The Neverkind Saga is a shared universe by Scraggle and Lightysnake combining supernatural and cosmic horror and urban fantasy, officially the crossover between The Never Mythos and The Kindness of Devils.
In a world where All Myths Are True, horrors lurk in the void and have plagued the world since before recorded history. In an existence known as the Teraverse, creatures that cannot be fathomed, and creatures who are all-too understandable prey upon humanity until the modern day. Within the realm known as Creation, God had grown silent long ago and after a brutal war between Heaven and Hell, an uneasy peace remains.
Hardestadt Delac is a devil who, unlike the rest of his kind, has lived for thousands of years on the earth, defending the world and saving others with the help of his capable assistant Erin Hasegawa. Eliza Cortly is a Seer, a descendant of an ancient race of beings defined by their mental prowess and their connection to the mysterious plane of mind-space known as the Remeditary. With histories that go back centuries, the two have saved countless innocents, while being hunted by far darker powers. In the modern day, their stories unfold with monstrous threats to the world and all they hold dear, leading them to protect the Teraverse and Creation as many times as it takes.
The saga currently consists of the following works:
The work contains examples of the following tropes:
- Arc Words: "Never is forever" is a recurring phrase in both series, first appearing in The City of Never and making appearances afterwards in various contexts.
- Badass Normal: Some of the most important and impressive characters are ordinary people who just keep fighting through hell to do the right thing. The City of Never's cast is comprised of almost nothing but Badass Normal (and a few Empowered Badass Normal types who become Seers) survivors fighting back against eldritch horrors.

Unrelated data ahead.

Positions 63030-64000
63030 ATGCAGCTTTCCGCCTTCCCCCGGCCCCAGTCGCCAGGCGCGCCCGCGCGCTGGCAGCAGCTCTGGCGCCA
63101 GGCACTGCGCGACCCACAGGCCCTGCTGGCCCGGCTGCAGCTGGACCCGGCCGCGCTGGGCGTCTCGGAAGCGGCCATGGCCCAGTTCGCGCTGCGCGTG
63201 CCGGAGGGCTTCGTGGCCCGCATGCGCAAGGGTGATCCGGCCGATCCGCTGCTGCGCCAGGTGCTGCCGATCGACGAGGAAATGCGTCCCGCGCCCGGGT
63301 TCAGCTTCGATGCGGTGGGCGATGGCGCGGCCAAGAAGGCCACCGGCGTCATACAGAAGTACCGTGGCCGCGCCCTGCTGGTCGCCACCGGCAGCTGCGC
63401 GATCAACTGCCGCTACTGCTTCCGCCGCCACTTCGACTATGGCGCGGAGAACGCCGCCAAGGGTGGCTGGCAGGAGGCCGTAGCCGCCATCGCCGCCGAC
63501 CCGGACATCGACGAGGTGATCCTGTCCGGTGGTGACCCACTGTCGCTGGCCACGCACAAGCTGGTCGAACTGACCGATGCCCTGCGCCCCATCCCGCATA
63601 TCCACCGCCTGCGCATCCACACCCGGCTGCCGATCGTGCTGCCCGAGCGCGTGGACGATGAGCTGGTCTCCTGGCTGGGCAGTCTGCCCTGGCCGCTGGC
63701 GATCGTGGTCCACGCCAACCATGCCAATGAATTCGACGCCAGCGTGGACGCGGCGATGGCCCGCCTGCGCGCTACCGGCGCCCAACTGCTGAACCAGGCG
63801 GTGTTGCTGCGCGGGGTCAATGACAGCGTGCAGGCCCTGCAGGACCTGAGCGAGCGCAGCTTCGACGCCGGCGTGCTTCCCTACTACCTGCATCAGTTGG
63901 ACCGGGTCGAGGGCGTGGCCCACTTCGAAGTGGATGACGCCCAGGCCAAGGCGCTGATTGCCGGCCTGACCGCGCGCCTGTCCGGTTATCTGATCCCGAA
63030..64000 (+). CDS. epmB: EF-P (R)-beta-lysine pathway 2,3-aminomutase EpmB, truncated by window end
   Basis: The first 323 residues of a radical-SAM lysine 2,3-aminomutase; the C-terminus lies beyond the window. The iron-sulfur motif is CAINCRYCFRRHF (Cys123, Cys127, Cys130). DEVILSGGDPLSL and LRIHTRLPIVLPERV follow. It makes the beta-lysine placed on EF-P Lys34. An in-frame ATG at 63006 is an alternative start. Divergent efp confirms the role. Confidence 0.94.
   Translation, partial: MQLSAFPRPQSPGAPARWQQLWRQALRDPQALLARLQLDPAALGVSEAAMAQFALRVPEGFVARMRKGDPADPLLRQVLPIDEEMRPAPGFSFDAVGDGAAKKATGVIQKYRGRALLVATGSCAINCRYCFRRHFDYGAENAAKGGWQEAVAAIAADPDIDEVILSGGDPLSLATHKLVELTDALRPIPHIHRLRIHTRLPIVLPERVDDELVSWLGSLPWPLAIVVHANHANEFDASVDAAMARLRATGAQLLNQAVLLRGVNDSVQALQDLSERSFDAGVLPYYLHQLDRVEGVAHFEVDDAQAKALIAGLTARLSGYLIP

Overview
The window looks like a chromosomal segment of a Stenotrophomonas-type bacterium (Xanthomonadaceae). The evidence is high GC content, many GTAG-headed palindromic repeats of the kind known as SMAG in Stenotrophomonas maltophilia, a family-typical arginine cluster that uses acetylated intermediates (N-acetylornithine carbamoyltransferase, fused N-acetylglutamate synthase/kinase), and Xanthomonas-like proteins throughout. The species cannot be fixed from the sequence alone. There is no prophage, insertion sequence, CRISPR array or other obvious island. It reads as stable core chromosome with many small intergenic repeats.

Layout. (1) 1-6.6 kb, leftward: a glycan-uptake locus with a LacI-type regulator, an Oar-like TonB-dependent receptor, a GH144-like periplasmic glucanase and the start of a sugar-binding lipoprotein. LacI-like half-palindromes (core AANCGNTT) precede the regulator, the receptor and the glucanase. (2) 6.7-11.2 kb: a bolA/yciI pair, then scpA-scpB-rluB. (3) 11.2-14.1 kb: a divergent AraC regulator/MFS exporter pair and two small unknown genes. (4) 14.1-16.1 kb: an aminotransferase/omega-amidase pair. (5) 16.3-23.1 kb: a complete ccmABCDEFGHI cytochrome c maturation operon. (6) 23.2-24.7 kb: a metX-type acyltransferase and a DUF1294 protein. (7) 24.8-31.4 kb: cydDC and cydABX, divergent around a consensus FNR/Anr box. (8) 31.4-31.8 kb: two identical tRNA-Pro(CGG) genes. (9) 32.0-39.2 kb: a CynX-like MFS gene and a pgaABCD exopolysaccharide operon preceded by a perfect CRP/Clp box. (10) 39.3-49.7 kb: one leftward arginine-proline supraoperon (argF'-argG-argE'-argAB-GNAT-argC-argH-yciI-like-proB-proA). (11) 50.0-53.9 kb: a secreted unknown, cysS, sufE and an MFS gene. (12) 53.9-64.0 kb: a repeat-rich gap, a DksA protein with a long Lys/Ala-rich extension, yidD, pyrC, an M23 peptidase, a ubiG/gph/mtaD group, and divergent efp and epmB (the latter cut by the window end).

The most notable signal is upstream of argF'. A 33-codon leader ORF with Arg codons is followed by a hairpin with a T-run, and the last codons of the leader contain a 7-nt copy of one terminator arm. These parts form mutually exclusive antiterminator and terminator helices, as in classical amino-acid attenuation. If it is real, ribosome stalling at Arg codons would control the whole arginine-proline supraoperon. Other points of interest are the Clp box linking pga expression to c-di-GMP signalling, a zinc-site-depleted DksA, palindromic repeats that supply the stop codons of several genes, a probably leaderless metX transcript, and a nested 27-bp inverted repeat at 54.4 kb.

- Big Bad: Although there's no one main villain of the saga—though Nyarlathotep and the Shadows' Consultant, as the respective arch-enemies of Hardestadt and Eliza, come close—every story typically has one.
- The Kindness of Devils:
- Girls on Film has Rich Jacobs, a vampire who uses his father's money and connections to operate a snuff porn ring.
- Nights In Lonesome Arkham has Nyarlathotep, the emissary of the Outer Gods and Hardestadt's Arch-Enemy.
- None Too Holy has the Pijavica, a vampire who frequently raped her son, killed one of Hardestadt's allies, and put an entire orphanage in jeopardy.
- Under The Cold Moon has Ithaqua, the Great Old One embodiment of the cold seeking revenge for its defeat in Arkham. Siegfried Gunmarsohn, its werewolf emissary, is The Heavy and a far more personal villain to Hardestadt.
- The Dreams of Lonely Stars has Thomas Nero, the leader of the cult who's trying to summon Cthulhu.
- In the Castle of the Night has Count Nicolai Gabriel von Krolock, a vampire who's trying to revive his spirit by massacring dozens.
- And To All A Good Night has Krampus, who kidnapped several children and is trying to destroy Christmas.
- A Conspiracy of Serpents has the King of Serpents (or Apophis), an Omnicidal Maniac who is attempting to devour all worlds in his path.
- Only A Lonely Heart has Y'golonac, the Defiler, another Great Old One and the embodiment of rape.